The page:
People marked Reagan's death by leaving tributes and condolences at U.S. embassies and consulates overseas, as well as at locales around the country significant to Reagan's life, including his presidential library, his birthplace in Tampico, Illinois, the funeral home where his body was taken after he died, and the Tau Kappa Epsilon fraternity house in Eureka, Illinois.

After Reagan's death, campaigning for the ongoing US presidential election was considered disrespectful during a time of mourning, and was suspended.[8] The 2004 Canadian federal election was also to be held; Martin, Opposition Leader Stephen Harper, the Conservative leader, and NDP Leader Jack Layton suspended their campaigns, citing respect for Reagan.[9]

Funeral events

Reagan Library

Nancy Reagan leans her head on her husband's casket at his presidential library

On June 7, Reagan's body was removed from the funeral home and driven in a 20-mile-per-hour[10] motorcade, by hearse, to the Ronald Reagan Presidential Library in Simi Valley.[11]

Reagan's casket, a Marsellus Masterpiece model,[12] was carried by a military honor guard representing all branches of the United States Armed Forces[13] into the lobby of the library to lie in repose.[14] There, a brief family service was conducted by the Reverend Dr. Michael H. Wenning, former pastor of Bel Air Presbyterian Church, where Reagan worshipped.[15] When the prayer service concluded, Nancy Reagan and her family approached the casket, where Mrs. Reagan laid her head on it.[15] After the family left, the doors of the presidential library opened, and the public began filing in at a rate of 2,000 an hour throughout the night. In all, about 108,000 people visited the presidential library to see the casket.[16]

Departure to Washington

On June 9, Reagan's casket was removed from the presidential library and driven in a motorcade to NAS Point Mugu in Oxnard, California;[17] it was the same airfield Reagan flew into and out of during his presidency when visiting his California ranch.[18] SAM 28000, one of the two Boeing 747-200s, which usually serves the president as Air Force One, arrived to transport the casket to Washington. Thousands of people gathered to witness the plane's departure. Just before she boarded the VC-25A Presidential Aircraft, Nancy Reagan waved to the crowd with her military escort at her side. The plane lifted off at about 9:40 AM PST.[19]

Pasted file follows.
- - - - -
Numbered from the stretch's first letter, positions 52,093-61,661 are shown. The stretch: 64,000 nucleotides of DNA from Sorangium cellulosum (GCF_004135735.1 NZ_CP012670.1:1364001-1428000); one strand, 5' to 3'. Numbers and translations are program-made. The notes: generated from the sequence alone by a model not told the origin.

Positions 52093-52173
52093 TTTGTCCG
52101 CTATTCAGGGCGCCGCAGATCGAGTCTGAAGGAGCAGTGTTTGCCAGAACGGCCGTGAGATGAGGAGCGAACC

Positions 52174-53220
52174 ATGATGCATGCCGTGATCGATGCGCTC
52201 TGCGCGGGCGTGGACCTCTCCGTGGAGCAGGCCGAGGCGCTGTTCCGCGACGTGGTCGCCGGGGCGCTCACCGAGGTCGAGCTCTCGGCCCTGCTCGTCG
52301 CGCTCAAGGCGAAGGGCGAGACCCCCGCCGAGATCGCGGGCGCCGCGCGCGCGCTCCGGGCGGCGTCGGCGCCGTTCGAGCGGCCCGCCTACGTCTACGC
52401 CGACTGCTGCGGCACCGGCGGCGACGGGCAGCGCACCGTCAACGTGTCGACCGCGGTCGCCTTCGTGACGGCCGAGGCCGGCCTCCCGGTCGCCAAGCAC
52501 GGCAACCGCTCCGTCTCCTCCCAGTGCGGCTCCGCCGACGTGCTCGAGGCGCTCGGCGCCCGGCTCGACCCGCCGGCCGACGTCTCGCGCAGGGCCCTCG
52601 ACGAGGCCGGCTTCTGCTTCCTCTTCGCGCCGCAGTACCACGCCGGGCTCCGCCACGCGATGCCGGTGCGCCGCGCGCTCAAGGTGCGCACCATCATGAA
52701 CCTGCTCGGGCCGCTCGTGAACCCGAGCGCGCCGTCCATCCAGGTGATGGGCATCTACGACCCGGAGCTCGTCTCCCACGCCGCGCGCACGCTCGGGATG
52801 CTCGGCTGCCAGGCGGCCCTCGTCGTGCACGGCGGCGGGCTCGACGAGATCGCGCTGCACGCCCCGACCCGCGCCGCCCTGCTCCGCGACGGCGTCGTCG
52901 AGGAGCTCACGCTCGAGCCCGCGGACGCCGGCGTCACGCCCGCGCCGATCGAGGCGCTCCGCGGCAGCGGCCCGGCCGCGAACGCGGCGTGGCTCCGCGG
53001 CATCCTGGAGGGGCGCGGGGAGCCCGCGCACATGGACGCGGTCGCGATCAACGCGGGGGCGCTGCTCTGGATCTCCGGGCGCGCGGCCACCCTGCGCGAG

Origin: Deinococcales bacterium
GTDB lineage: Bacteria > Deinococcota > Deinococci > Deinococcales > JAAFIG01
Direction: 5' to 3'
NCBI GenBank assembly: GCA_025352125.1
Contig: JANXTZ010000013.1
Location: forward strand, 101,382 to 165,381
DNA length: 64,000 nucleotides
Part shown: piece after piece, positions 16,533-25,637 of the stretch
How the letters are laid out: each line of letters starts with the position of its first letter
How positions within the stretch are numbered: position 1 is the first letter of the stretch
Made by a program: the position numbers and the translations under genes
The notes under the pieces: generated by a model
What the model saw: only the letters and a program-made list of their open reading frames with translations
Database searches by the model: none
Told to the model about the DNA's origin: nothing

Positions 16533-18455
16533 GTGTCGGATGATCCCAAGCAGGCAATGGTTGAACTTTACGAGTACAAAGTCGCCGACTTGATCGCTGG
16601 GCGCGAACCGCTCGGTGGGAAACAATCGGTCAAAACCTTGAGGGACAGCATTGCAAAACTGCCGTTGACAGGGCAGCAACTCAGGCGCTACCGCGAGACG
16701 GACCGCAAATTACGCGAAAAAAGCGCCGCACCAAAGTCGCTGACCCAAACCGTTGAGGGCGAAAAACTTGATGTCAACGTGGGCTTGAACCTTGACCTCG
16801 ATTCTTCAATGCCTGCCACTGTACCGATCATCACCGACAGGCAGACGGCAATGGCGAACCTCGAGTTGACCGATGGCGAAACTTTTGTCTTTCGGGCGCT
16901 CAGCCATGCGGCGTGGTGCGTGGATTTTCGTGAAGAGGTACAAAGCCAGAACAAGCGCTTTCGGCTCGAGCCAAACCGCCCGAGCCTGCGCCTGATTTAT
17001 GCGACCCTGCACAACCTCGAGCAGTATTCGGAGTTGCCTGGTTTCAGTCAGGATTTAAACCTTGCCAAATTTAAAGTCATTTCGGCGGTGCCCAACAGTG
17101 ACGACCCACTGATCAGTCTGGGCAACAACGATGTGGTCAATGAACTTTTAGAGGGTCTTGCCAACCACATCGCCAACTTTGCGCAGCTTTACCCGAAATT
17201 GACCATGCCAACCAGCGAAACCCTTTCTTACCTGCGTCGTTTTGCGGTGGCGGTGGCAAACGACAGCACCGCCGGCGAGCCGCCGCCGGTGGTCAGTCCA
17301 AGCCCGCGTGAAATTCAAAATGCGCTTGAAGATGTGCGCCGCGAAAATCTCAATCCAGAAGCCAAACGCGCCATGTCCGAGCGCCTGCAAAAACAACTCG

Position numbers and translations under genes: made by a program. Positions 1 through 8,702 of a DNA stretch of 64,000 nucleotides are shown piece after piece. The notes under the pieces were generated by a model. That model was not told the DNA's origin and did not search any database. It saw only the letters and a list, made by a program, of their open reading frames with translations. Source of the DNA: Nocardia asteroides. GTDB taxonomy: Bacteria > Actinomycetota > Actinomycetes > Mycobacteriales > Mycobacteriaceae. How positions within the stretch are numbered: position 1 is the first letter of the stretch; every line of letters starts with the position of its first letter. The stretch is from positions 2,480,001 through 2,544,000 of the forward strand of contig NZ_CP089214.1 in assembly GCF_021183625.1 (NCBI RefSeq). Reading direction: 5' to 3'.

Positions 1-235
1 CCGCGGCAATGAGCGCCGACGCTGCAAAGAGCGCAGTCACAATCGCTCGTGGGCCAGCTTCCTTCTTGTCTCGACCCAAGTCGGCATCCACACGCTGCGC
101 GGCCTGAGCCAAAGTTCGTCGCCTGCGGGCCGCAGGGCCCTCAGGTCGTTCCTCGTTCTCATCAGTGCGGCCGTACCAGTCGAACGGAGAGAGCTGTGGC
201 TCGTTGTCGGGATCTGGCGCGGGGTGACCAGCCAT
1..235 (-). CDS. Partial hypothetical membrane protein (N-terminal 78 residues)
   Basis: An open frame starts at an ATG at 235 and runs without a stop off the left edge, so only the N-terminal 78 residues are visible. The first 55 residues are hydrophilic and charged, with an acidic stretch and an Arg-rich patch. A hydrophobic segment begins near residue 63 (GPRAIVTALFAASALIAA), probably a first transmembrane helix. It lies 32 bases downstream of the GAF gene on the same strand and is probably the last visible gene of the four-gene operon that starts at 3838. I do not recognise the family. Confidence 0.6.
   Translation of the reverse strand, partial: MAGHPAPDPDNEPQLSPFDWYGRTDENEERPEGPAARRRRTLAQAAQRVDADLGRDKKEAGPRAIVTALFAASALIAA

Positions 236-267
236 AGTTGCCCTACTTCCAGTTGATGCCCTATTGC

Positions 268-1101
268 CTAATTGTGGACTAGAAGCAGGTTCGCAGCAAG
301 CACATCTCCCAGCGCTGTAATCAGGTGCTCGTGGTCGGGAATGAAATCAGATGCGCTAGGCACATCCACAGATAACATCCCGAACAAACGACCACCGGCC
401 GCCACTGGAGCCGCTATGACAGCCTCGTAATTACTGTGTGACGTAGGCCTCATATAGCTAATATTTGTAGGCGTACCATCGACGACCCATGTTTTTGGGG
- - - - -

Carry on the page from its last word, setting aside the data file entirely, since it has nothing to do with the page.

Events in Washington

The caisson with President Reagan's casket on Constitution Avenue, marching to the Capitol
The riderless horse, Sergeant York, with Reagan's own riding boots reversed in the stirrups.
The Bushes pay their respects to Reagan

In Washington, D.C., members of Congress, and much of the public, paid tribute to Reagan immediately after his death and throughout his funeral.

Funeral procession

Events in the capital began when Reagan's casket arrived at Andrews Air Force Base, Maryland. It was removed from the plane, driven by hearse in a procession through the Maryland and Virginia suburbs and the nation's capital, across the Memorial Bridge, and onto Constitution Avenue.[20]

Just before the plane arrived at Andrews, the Capitol was evacuated for a brief period, for a plane carrying Kentucky Governor Ernie Fletcher was off course and created a scare by entering restricted airspace; the incident was attributed to radio problems on board the plane and did not affect funeral events.[21]